started, as so many great products and tools, as a solution to a personal pain. As a senior consultant and project manager, Hamid Shojaee, built OnTime for himself, to track who in his team was working on what, in an agile way. Today, OnTime has grown to a mature project management suite, particularly powerful to manage scrum projects, sprints and teams while maintaining a perfect overview of every project’s progress.

OnTime’s products are designed from the ground up to be easy to use with built-in tutorials and plenty of supporting resources. In this blog post, I’ll show how to add an easy way to continuously receive visual feedback in OnTime with Usersnap.

Customizing the feedback button to your needs is easy with our snippet configurator. For every site you use Usersnap with you can alter the button text, the position of that button and the language of the Usersnap menu. Additionally, you can select which three tools you want your customers to use when giving feedback, and if they can leave their email address or a comment:

For everyone who doesn’t want to dig around in their source code to add the JavaScript snippet needed to get Usersnap up and running on your site: there is a plugin for that! You can grab our jQuery plugin at GitHub.

There is even a full example page explaining the jQuery plugin inside the
repo: example.html. Add the small plugin, in the jQuery syntax you’re already comfortable with, and there’s no need to mess around in your front-end. All the more time to focus on growing your business!

We invite you to try out our service for free. Sign up for our 15-days trial program!

Customer Communities for Dummies by Wendy LeaProbably the most sensible way to leverage screenshot functionality is in building customer communities. Social media best practice is moving toward proactively managed enterprise communities that benefit from many of the features of traditional, consumer social media (and also enjoy many enhancements). Consumers appreciate your Facebook page, and might be willing to hit ‘like’ every now and then, but they don’t always appreciate discussions from their brand of dish soap popping up on their private wall.

Managed customer communities are proven to lower customer support costs. Customers develop a large repository of FAQ and support material that is easily managed and analyzed through a platform such as Get Satisfaction. An excellent primer in customer community building was written by Get Satisfaction’s CEO, Wendy Lea, who has been a great advocate for the evolution of enterprise social media away from the fuzzy metrics of the FB page, and toward active, managed communities with a measurable impact on ROI.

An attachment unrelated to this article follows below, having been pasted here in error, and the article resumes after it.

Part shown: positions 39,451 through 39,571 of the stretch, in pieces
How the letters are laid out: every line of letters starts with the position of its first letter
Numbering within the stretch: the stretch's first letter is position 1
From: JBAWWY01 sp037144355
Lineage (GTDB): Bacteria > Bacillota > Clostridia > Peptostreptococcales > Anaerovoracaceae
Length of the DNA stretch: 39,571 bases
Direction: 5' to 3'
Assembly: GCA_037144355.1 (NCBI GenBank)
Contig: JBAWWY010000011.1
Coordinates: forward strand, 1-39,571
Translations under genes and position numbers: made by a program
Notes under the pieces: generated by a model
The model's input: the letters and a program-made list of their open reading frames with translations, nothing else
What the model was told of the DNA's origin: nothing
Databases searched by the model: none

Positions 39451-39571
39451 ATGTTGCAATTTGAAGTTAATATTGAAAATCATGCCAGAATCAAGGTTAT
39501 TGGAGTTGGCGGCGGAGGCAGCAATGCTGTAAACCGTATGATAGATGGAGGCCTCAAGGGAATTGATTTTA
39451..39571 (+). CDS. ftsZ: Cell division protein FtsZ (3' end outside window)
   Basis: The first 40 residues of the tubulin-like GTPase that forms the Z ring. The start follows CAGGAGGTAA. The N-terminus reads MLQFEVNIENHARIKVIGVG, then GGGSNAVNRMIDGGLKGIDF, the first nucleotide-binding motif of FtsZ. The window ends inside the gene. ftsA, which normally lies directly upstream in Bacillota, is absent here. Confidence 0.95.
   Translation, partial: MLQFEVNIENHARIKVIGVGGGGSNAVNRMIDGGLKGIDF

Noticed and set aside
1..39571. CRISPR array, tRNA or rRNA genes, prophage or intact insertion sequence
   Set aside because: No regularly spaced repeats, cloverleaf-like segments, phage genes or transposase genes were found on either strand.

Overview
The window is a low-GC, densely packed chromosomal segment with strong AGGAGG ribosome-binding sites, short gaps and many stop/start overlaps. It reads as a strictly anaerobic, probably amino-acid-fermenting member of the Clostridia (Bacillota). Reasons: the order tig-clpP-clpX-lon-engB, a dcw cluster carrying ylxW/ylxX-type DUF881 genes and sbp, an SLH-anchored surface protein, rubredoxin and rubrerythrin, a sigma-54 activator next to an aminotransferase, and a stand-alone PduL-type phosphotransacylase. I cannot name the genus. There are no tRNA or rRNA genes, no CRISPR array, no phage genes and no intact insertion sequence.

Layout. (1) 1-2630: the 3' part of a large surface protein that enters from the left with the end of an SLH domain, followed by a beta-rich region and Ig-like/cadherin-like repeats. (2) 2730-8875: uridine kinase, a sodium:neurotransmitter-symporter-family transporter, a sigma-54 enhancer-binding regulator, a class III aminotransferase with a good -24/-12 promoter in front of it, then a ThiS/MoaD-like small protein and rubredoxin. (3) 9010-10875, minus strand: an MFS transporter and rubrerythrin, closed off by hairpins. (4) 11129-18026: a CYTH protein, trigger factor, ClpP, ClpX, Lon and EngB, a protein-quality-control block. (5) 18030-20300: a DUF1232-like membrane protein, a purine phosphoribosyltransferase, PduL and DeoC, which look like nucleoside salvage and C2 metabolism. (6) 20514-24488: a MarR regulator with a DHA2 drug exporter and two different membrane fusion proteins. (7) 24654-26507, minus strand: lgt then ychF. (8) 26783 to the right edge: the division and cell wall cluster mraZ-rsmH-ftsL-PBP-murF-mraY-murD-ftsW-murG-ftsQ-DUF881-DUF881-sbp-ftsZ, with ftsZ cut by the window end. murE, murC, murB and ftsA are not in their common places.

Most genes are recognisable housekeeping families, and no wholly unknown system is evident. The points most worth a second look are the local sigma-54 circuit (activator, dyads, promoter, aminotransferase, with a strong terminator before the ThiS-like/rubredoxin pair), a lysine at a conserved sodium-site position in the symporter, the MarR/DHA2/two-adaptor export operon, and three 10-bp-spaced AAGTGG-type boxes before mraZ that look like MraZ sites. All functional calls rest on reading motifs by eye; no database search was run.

It’s taken a while for enterprises to realize how best to use social media. Sales metrics, return on marketing investment and ROI don’t often synchronize well with the vocabulary of the early 2010’s social media expert, whose ‘share of voice’, ‘engagement’, and ‘nurturing advocacy’ make smoke come out of the ears of 90% of CFOs.

social media and customer service costs

Here is an example of where things can get weird. My good friend Media Czar (coincidentally also one of the greatest social media and marketing minds of his generation) sums it up nicely in his blog ‘The Magic Bean Lab’. Media Czar points out that most of the metrics and ideas used to describe the effectiveness of social media don’t mean anything. But there are two important measures that don’t often feature prominently enough in any enterprise social media conversation: reducing costs, and increasing sales.

I’m going to focus on reducing costs, because that’s what I know most about.

Eric Meyer, a renown web consultant, wrote a post on the problem of receiving and processing feedback on his own blog, meyerweb.com, and highlighting small things like typos on other blogs, without writing lengthy emails. “As I was reading an article with a few scattered apostrophe errors, I wished that I could highlight each one, hit a report button, and know that the author had been notified of the errors so that they could fix them.  No requirement to leave a comment chastising them for bad grammar, replete with lots of textual context so they could find the errors. (…)”